The Prognostic Significance of Complete Response Rates in Patients with Extensive Stage Small Cell Lung Cancer
Ali Murat SEDEF1,Züleyha ÇALIKUŞU2,Aykut BAHÇECİ3,Serkan GÖKÇAY1,Ahmet Taner SÜMBÜL4
1Department of Medical Oncology, Şanlıurfa Mehmet Akif İnan Education and Research Hospital, Şanlıurfa-Turkey
2Department of Medical Oncology, Acıbadem Mehmet Ali Aydınlar University, Adana-Turkey
3Department of Medical Oncology, Ersin Arslan Training and Research Hospital, Gaziantep-Turkey
4Department of Medical Oncology, Başkent University, Faculty of Medicine, Adana-Turkey
DOI : 10.5505/tjo.2018.1829


Small cell lung cancer (SCLC) is the most aggressive type of lung cancer. Platinum-etoposide chemotherapy combination is used as first line treatment. The aim of this trial is evaluate the effect of complete response rates and clinical features in patients with extensive stage (ES) SCLC.

In this retrospective study, a total of 117 patients from four different oncology centers in Turkey between 2011 and 2017 were divided into 2 groups, namely, patients with complete response (group 1) and those with no complete response (group 2) after platin-etoposide combination therapy.

The median age of the patients was 61 (range 38-81) years.The median follow-up time was 12 months and 95 (81%) patients died. Progression-free survival (PFS) and overall survival (OS) were estimated, respectively, as 8 and 13 months. Overall survival of group 1 patients was statistically significantly better than the group 2 (16 versus 10 months respectively and p=0.00). The overall survival of patients who had late recurrent disease (>6 mo.) was statistically significantly better than the early ones (<6 mo) (19 versus 14 months respectively and p=0,008).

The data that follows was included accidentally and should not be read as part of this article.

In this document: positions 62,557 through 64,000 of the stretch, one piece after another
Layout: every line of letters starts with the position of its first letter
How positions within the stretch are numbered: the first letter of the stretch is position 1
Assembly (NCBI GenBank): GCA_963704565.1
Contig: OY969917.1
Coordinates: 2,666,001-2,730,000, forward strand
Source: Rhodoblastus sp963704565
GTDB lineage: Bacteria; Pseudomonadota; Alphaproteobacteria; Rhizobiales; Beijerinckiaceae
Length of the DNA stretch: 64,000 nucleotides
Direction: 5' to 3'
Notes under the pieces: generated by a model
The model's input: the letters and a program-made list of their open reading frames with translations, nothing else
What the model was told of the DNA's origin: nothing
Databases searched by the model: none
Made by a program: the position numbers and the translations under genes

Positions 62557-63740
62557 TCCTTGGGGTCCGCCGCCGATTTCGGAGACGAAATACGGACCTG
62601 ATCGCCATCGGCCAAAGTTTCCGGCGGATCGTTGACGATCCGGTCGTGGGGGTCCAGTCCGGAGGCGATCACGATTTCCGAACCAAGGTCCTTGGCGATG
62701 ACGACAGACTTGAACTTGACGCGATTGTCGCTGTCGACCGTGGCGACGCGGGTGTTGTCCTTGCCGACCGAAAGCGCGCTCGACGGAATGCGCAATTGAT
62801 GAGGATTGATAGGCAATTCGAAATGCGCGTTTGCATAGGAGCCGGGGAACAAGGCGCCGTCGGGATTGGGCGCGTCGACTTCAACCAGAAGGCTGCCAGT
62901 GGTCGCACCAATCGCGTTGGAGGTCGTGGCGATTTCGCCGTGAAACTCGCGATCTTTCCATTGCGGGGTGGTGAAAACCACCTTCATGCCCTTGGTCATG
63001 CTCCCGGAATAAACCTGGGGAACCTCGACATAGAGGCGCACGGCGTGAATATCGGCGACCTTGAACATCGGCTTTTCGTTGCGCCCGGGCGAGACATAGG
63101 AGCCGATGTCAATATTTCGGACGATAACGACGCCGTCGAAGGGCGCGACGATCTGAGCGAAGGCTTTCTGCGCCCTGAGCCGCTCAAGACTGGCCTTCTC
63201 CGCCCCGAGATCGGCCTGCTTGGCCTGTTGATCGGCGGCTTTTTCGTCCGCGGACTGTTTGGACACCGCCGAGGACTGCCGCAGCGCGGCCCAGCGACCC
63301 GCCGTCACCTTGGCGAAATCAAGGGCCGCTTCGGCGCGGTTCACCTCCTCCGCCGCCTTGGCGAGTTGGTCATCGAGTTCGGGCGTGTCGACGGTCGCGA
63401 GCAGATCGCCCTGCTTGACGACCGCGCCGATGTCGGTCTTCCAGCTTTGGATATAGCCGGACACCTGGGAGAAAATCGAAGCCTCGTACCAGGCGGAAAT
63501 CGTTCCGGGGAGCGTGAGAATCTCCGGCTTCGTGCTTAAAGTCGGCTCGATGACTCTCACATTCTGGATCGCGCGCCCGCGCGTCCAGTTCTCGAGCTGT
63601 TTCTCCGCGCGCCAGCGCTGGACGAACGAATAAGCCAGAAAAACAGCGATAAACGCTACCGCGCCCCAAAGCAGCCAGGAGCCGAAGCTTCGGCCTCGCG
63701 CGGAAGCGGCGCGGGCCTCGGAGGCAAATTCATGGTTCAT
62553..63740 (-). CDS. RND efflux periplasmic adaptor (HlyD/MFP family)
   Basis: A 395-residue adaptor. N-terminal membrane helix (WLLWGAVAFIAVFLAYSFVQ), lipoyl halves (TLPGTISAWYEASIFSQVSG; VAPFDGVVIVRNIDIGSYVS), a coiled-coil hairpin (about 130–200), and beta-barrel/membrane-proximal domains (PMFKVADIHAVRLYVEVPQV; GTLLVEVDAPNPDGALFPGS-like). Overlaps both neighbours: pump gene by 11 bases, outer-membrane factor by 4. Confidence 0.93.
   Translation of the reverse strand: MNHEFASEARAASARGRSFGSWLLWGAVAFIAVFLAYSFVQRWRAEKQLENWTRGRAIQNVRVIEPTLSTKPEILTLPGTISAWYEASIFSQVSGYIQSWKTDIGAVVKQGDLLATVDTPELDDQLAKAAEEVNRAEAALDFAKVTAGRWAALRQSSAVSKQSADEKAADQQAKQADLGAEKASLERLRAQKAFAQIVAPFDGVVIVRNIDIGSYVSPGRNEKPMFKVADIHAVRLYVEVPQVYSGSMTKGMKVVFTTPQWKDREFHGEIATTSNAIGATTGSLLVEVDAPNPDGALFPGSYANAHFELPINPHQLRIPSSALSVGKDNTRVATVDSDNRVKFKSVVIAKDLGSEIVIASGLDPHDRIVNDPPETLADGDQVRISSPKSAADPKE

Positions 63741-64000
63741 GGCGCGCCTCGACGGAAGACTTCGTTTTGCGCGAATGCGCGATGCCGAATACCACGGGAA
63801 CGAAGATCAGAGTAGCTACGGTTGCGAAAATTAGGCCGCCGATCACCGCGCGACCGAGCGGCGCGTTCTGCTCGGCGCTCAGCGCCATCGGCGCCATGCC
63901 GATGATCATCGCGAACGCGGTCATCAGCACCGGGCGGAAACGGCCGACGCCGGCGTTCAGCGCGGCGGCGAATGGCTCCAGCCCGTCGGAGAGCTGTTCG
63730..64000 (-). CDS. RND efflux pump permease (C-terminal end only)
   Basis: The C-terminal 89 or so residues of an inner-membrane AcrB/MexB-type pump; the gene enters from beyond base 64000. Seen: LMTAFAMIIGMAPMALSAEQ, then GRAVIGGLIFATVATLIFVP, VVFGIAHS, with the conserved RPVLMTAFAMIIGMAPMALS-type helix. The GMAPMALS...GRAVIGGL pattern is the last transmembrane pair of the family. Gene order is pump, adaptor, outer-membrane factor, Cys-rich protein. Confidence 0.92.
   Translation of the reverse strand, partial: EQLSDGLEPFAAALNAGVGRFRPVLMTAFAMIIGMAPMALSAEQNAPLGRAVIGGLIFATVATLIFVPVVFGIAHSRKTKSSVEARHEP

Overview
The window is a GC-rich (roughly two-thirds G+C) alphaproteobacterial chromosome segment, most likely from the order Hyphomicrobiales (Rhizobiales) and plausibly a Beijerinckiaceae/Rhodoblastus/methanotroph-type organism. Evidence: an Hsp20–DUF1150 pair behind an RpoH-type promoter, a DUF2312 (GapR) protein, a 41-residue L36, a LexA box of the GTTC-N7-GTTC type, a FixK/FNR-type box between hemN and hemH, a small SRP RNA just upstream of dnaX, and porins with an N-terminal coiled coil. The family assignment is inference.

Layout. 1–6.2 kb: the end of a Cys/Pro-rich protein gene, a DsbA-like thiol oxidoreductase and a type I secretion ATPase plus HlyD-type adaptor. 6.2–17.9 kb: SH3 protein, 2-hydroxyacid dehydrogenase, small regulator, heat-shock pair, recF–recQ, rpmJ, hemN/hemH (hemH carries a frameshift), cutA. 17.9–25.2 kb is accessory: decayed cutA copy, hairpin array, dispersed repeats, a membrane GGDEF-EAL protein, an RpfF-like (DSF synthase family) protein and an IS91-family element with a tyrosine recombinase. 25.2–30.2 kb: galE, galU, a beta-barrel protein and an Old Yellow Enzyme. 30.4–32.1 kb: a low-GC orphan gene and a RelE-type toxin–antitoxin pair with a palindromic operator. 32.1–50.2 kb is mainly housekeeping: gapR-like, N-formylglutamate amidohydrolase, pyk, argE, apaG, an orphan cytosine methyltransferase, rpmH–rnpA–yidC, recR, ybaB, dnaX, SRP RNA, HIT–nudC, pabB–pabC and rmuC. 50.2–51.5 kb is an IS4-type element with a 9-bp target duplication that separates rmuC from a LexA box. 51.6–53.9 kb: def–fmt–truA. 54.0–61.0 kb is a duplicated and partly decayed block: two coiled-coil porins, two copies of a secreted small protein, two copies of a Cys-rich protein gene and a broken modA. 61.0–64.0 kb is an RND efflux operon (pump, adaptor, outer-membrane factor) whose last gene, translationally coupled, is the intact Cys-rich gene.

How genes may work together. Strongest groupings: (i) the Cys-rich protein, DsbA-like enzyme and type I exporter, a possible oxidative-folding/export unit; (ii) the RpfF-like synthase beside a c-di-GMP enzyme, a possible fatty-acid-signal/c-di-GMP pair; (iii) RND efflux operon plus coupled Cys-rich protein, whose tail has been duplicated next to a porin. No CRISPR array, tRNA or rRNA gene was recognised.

Complete response and recurrent free time were the prognostic factors for ES SCLC patients in our study


Small cell lung cancer (SCLC) is a neuroendocrine tumor that represents approximately 15% of all lung cancers, and the estimated number of cases of SCLC is approximately 29,000 in 2016.[1,2] SCLC is distinguished from other tumors by rapid growth with early development of metastases. Most of patients present at the extensive stage and cannot be treated with curative treatment modalities, such as chemoradiotherapy. Patients have short symptom duration. Prognostic factors include European Cooperative Oncology Group (ECOG) performance status, gender, stage, number and location of metastases, SIADH, and treatment response. The backbone of actual SCLC treatment is combined chemotherapy and radiotherapy and less frequently and carefully in selected cases, surgical procedures. Despite enormous efforts for the treatment of SCLC, There is no targeted treatment strategies or investigational immunotherapeutic agents resulted in significant improvement of survival parameters for these patients. Platinum analogues, in particular cisplatin, have been the mainstay of first-line treatment over 40 years, and combination therapies have been found to be superior to single agent [4] treatments. The most commonly used treatment combination for the first-line treatment is the platinum-etoposide regimen. The complete response obtained by treatment has prognostic significance in patients with extensive stage (ES)-SCLC.

In this study, we aimed to evaluate the prognostic role of complete response rate and clinical outcomes in ES-SCLC.